The impetus for all of this was interest in the butternut pakoras. They were initially planned pared with just the tomato rassam, but at the time, the proprietor at the near source for tamarind looked back with peculiarity on inquiry. That is, they apparently no longer stock any tamarind, so – a dal was substituted in the plans but not with any enthusiasm.
The squash consequently languished for several weeks, until the no-longer-little-guy was invited to a party not far from our favorite South-Asian grocer. Any visit more or less mandates some papri, or, papdi chaat – so, yogurt, too, and chutneys. And paneer managed to finagle its way into the cart, which, everyone agrees is best matched with spinach – but that is so redundant. Chilli paneer seemed like a great alternative but was deep-sixed by those with tender palates, and instead, the shahi paneer got the nod.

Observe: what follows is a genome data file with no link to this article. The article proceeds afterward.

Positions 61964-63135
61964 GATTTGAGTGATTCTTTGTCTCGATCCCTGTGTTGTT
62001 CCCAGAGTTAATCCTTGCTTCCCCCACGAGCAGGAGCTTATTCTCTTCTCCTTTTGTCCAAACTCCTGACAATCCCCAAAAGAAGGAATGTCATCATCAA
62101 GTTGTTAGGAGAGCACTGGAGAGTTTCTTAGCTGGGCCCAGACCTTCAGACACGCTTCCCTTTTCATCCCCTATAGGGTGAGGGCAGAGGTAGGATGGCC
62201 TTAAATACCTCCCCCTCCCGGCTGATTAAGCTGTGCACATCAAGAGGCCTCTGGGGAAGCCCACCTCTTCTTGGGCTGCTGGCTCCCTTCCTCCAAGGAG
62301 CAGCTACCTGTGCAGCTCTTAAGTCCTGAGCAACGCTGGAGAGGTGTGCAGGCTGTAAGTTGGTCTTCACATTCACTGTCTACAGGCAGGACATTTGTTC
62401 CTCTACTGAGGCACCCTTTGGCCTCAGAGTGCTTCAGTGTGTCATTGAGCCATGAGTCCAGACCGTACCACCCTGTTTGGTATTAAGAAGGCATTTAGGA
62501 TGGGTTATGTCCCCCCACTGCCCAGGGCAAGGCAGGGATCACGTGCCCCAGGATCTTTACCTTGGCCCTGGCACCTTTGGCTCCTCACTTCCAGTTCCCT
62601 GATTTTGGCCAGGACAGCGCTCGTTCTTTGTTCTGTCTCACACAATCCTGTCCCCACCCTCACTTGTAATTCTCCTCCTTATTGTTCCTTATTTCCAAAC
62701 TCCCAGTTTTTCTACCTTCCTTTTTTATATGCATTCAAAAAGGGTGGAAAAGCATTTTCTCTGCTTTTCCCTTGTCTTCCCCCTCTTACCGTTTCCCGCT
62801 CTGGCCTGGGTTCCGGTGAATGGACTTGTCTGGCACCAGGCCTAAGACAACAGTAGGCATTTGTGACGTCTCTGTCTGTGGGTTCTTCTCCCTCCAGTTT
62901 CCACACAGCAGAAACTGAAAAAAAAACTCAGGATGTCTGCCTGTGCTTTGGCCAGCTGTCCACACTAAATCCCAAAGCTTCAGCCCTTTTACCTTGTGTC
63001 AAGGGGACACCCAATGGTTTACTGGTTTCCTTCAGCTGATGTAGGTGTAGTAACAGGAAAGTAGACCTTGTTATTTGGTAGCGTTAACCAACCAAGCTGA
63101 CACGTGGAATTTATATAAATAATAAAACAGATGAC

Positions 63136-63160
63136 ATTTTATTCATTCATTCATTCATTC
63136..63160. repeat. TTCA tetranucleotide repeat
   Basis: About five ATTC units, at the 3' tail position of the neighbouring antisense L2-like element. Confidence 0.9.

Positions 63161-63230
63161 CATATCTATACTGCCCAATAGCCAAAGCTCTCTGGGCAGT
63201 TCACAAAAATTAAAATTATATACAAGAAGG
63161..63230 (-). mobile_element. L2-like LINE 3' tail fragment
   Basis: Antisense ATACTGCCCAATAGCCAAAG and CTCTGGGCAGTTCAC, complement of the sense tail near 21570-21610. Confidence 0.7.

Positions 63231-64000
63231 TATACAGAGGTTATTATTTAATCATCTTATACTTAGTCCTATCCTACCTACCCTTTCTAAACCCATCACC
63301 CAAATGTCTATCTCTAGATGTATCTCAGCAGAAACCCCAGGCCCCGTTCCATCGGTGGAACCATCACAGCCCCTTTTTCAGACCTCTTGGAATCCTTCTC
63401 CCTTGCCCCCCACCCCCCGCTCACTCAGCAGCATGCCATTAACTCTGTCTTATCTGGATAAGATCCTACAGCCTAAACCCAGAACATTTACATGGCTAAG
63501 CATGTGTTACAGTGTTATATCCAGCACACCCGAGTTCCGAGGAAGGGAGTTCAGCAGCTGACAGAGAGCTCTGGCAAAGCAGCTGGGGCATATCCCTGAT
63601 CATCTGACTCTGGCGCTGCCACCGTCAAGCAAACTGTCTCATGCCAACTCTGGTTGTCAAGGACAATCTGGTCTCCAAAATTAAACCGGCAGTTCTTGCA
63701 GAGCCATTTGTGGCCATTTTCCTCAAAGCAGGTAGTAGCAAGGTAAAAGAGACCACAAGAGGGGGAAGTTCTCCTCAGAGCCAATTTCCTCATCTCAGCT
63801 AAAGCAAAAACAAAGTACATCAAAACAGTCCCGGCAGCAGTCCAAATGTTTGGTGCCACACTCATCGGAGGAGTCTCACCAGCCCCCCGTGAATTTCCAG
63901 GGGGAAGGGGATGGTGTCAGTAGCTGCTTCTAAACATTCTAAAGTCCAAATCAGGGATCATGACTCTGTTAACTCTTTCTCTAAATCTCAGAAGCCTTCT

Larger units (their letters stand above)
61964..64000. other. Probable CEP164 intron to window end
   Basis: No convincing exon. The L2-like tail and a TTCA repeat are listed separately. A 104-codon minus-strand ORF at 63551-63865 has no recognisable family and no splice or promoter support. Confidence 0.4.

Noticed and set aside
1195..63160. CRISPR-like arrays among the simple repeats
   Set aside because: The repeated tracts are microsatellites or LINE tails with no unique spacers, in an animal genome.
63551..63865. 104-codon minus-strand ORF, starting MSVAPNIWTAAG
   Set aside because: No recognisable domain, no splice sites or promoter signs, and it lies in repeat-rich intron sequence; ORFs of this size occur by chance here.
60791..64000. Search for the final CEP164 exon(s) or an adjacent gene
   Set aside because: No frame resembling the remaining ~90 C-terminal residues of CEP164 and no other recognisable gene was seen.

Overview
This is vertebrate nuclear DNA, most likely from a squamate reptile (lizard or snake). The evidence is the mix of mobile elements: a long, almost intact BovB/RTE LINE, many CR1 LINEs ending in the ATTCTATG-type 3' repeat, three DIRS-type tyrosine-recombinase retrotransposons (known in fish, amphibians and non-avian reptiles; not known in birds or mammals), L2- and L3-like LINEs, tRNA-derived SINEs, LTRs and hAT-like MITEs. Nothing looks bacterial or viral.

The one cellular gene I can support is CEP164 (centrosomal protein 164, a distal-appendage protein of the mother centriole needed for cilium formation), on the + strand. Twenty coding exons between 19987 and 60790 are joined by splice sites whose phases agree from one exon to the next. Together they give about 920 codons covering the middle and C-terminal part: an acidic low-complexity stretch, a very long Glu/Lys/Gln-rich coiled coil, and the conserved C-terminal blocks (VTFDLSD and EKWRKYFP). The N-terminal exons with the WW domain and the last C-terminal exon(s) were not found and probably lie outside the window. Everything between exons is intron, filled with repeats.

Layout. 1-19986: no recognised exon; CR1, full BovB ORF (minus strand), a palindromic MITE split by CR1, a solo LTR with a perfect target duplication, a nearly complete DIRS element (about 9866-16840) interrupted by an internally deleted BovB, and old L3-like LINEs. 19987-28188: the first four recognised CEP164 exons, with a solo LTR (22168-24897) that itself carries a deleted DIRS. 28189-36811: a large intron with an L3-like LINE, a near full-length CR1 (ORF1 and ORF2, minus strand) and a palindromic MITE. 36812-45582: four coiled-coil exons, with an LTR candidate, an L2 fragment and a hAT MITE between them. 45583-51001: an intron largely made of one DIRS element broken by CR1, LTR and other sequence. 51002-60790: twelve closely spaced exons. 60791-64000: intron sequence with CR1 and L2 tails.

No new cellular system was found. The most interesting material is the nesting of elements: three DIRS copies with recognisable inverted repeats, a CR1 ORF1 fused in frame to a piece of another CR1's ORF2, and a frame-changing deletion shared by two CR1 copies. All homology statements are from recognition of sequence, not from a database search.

The gravy for the shahi paneer is a slightly sweet and quite rich. It is delicious, but not a great match with the rassam – they should be kept apart and eaten consecutively. A softer paneer would also be best.
The pakoras were as good as anticipated and the recipe is extremely simple: Shred the squash and mix everything together. The entirety of a good-sized squash is needed to offset the amount of flour in this recipe; the spices could be increased significantly.
The veggie kadai was a last minute addition as we decided to invite others over, as the meal grew. This is unquestionably a new favorite – right up there with that palak paneer and the irresistible lauki kofta. It, too, was a bit rich, but not excessively, and the flavors were outstanding.
The tomato rassam was not as good as hoped. Pepper rassam is a personal favorite, but the pungency and spice turn off most others; it was hoped this would be similar to those shared in restaurants, which were not disliked. They likely tone down the tamarind further and probably add more sugar. With a little, ahem, tamarind chutney it went down reasonably well, though the tempering was largely lost outside of a few random chompings on a cumin seed. The concept of a lemon sized piece of tamarind also may be lost on me, as this is far darker than the drink in pictures at the source.